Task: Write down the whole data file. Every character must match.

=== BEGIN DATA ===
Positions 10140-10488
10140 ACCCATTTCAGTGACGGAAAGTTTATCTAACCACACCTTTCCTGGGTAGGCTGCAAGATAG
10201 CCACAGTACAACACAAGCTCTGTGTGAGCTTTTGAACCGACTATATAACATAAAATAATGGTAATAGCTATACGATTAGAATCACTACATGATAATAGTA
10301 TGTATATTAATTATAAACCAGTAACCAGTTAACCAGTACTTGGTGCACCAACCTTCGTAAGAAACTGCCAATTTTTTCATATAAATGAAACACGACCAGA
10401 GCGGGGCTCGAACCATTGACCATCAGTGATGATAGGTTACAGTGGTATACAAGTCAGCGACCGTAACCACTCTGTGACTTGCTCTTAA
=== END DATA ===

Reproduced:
Positions 10140-10488
10140 ACCCATTTCAGTGACGGAAAGTTTATCTAACCACACCTTTCCTGGGTAGGCTGCAAGATAG
10201 CCACAGTACAACACAAGCTCTGTGTGAGCTTTTGAACCGACTATATAACATAAAATAATGGTAATAGCTATACGATTAGAATCACTACATGATAATAGTA
10301 TGTATATTAATTATAAACCAGTAACCAGTTAACCAGTACTTGGTGCACCAACCTTCGTAAGAAACTGCCAATTTTTTCATATAAATGAAACACGACCAGA
10401 GCGGGGCTCGAACCATTGACCATCAGTGATGATAGGTTACAGTGGTATACAAGTCAGCGACCGTAACCACTCTGTGACTTGCTCTTAA